Light bulbs, especially the newer halogen types, get very hot and can ignite combustible materials that get too close. Clothing or towels should never be placed atop a lampshade and table lamps should not be used without a shade where they might fall over onto a bed or sofa. Most light fixtures are labeled to show the brightest bulb that can be safely used in that fixture; too high a wattage bulb can cause the fixture to overheat and start a fire. Extension cords are a common cause of electrical fires. You must be careful to use only extension cords that are rated for the power used by the device they are powering. Extension cords should never be used as a long term solution to the need for another receptacle. Extension cords must never be run inside walls or under rugs or furniture. Extension cords can get warm in use and must be able to dissipate this heat or they can start a fire.
Maintain Electrical Safely
The insulation on electrical cords can become damaged by wear, flexing, or age. Do not use any cord that is stiff or cracked. Some clues that you may have an electrical problem are:
- Flickering lights. If the lights dim every time you turn on an appliance that circuit is overloaded or has a loose connection.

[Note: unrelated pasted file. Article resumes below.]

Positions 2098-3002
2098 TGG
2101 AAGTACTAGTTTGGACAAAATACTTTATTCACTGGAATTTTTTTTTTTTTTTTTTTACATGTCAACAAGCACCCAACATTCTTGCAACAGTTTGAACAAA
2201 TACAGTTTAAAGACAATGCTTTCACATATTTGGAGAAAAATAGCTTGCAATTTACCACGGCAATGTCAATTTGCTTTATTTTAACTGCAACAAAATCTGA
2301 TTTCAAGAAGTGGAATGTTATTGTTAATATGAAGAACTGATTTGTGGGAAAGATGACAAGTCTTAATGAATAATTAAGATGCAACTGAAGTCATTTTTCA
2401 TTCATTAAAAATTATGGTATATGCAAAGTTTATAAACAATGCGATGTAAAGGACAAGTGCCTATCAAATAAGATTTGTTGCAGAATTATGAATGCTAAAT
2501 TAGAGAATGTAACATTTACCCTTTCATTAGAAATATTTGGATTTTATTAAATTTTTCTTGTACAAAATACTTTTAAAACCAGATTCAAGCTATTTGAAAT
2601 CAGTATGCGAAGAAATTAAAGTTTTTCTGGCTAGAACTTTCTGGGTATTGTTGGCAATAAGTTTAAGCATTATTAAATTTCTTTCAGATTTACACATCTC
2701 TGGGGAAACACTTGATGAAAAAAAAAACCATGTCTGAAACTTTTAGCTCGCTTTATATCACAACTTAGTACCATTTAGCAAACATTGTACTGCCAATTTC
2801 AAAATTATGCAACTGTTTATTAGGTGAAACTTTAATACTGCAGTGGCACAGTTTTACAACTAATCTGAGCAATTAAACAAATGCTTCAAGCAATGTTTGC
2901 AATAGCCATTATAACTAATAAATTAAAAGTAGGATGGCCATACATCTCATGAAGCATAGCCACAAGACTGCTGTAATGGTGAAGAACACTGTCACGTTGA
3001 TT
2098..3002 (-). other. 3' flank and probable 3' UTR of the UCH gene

- Sparks. If sparks appear when you insert or remove a plug, they could be a sign of loose connections.
- Warm electrical cord. If an electrical cord is warm to the touch, the cord is underrated or defective.
- Frequent blown fuses or broken circuits. A fuse or circuit breaker that keeps tripping is an important warning sign of problems.
- Frequent bulb burnout. A light bulb that burns out frequently is a sign that the bulb is too high a wattage for the fixture.
- Routinely check your electrical appliances and wiring.
- Frayed wires can cause fires. Replace all worn, old or damaged appliance cords immediately.
- Use electrical extension cords wisely and don’t overload them.
- Keep electrical appliances away from wet floors and counters; pay special care to electrical appliances in the bathroom and kitchen.
- When buying electrical appliances look for products which meet the Underwriter’s Laboratory (UL) standard for safety.
- Don’t allow children to play with or around electrical appliances like space heaters, irons and hair dryers.
- Keep clothes, curtains and other potentially combustible items at least three feet from all heaters.